If your data is hosted on a variety of sites and in a variety of formats, it can be daunting to centralize your data or upload your records to Algolia. The Algolia Crawler simplifies this process.
What is the Crawler?
The Crawler is an automated web scraping program. When given a set of start URLs, it visits and extracts content from those pages. It then visits URLs these pages link to, and the process repeats itself for all linked pages. With little configuration the Crawler can populate and maintain Algolia indices for you by periodically extracting content from your web pages.
What can the Crawler do for you?
The Crawler can help you extract content from multiple sites, format that content, and upload it to Algolia. The Crawler:
- Quickly aggregates your distributed content.
- Automatically and periodically updates your aggregated content.
- Enables you to quickly and accurately search through your records (and provide this same search experience to your clients).
When should you use the Crawler?
You should consider using the Crawler if you have a large amount of data that is:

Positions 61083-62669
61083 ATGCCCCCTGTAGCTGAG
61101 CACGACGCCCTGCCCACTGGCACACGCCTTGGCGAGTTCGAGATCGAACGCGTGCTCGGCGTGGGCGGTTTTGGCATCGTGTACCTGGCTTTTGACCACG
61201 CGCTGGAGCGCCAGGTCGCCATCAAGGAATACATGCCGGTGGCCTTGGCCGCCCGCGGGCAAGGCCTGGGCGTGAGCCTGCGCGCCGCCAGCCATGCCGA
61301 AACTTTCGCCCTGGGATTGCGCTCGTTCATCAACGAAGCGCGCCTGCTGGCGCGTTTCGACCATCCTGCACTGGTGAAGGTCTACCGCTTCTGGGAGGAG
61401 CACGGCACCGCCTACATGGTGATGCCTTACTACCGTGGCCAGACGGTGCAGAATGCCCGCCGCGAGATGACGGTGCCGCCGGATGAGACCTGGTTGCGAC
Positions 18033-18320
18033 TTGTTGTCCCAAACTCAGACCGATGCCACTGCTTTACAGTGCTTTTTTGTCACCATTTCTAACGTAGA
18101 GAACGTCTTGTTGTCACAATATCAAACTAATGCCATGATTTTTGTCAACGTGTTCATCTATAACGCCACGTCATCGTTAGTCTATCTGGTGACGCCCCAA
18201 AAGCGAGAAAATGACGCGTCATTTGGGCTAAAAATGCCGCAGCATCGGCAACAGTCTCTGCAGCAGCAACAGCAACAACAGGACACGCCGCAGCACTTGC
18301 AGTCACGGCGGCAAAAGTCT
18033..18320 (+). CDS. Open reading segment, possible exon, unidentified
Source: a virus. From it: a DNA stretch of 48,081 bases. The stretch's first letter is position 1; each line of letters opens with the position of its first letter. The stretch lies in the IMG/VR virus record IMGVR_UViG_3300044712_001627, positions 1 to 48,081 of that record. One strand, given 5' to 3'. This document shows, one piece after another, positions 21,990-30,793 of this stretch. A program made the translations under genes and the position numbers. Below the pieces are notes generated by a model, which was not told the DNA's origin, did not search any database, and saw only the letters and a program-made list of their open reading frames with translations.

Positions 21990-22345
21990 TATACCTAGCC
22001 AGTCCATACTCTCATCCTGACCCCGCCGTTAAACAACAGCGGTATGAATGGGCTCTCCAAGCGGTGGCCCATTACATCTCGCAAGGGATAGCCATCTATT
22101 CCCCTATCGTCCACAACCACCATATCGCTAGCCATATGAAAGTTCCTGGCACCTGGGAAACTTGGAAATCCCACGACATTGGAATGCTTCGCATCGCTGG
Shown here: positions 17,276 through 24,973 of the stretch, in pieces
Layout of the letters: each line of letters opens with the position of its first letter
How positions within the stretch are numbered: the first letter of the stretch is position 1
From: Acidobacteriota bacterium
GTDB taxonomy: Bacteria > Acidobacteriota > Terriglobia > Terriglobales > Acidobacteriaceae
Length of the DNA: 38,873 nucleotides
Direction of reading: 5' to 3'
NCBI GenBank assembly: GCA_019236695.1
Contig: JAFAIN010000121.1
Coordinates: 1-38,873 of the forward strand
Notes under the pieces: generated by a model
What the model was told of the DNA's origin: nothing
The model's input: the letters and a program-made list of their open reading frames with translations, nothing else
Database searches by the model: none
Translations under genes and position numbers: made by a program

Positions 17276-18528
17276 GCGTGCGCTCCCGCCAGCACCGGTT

- inaccessible from its original source,
- stored in different formats,
- hosted on various websites,
- maintained by different people, or
- displayed in a single web page, but aggregated from different sources.
For the Crawler to work effectively, most of the information you want to index should appear on websites. However, the Crawler can work even if the representation of your web-content is inconsistent, or if your web pages require login credentials.
How to use the Crawler
You can use your crawlers with two tools: the admin console, and the Crawler REST API.
The admin console
You can create, configure, and launch crawlers through the Crawler admin console. You can also test your crawler on specific URLs and analyze the results. The admin console is the best way to get familiar with and to start using the Crawler.
Crawler REST API
While there are use cases for the Crawler REST API, Algolia recommends using the Admin Console. Usage of the REST API isn’t covered by any service-level agreement (SLA).